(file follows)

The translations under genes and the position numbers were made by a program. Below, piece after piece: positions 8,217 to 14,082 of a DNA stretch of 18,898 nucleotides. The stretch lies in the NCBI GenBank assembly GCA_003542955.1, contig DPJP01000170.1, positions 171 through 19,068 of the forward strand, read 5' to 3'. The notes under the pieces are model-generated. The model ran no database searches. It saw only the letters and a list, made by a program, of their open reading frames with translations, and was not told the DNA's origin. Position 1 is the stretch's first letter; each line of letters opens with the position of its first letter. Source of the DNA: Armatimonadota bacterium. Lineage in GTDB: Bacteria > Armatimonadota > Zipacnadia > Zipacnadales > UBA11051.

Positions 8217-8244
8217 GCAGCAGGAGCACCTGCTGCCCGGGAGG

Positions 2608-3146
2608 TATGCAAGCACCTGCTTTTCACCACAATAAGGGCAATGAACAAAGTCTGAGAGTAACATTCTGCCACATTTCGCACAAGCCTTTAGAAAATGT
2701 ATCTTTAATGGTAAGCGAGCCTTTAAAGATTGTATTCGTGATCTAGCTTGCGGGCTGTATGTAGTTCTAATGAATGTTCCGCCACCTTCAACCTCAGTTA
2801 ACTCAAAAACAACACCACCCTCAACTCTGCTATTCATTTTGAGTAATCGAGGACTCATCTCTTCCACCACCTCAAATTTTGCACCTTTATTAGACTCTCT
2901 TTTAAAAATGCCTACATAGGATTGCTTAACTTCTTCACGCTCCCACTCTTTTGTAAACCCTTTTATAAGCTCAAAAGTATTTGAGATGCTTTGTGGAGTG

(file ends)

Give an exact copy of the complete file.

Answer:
The translations under genes and the position numbers were made by a program. Below, piece after piece: positions 8,217 to 14,082 of a DNA stretch of 18,898 nucleotides. The stretch lies in the NCBI GenBank assembly GCA_003542955.1, contig DPJP01000170.1, positions 171 through 19,068 of the forward strand, read 5' to 3'. The notes under the pieces are model-generated. The model ran no database searches. It saw only the letters and a list, made by a program, of their open reading frames with translations, and was not told the DNA's origin. Position 1 is the stretch's first letter; each line of letters opens with the position of its first letter. Source of the DNA: Armatimonadota bacterium. Lineage in GTDB: Bacteria > Armatimonadota > Zipacnadia > Zipacnadales > UBA11051.

Positions 8217-8244
8217 GCAGCAGGAGCACCTGCTGCCCGGGAGG

Positions 2608-3146
2608 TATGCAAGCACCTGCTTTTCACCACAATAAGGGCAATGAACAAAGTCTGAGAGTAACATTCTGCCACATTTCGCACAAGCCTTTAGAAAATGT
2701 ATCTTTAATGGTAAGCGAGCCTTTAAAGATTGTATTCGTGATCTAGCTTGCGGGCTGTATGTAGTTCTAATGAATGTTCCGCCACCTTCAACCTCAGTTA
2801 ACTCAAAAACAACACCACCCTCAACTCTGCTATTCATTTTGAGTAATCGAGGACTCATCTCTTCCACCACCTCAAATTTTGCACCTTTATTAGACTCTCT
2901 TTTAAAAATGCCTACATAGGATTGCTTAACTTCTTCACGCTCCCACTCTTTTGTAAACCCTTTTATAAGCTCAAAAGTATTTGAGATGCTTTGTGGAGTG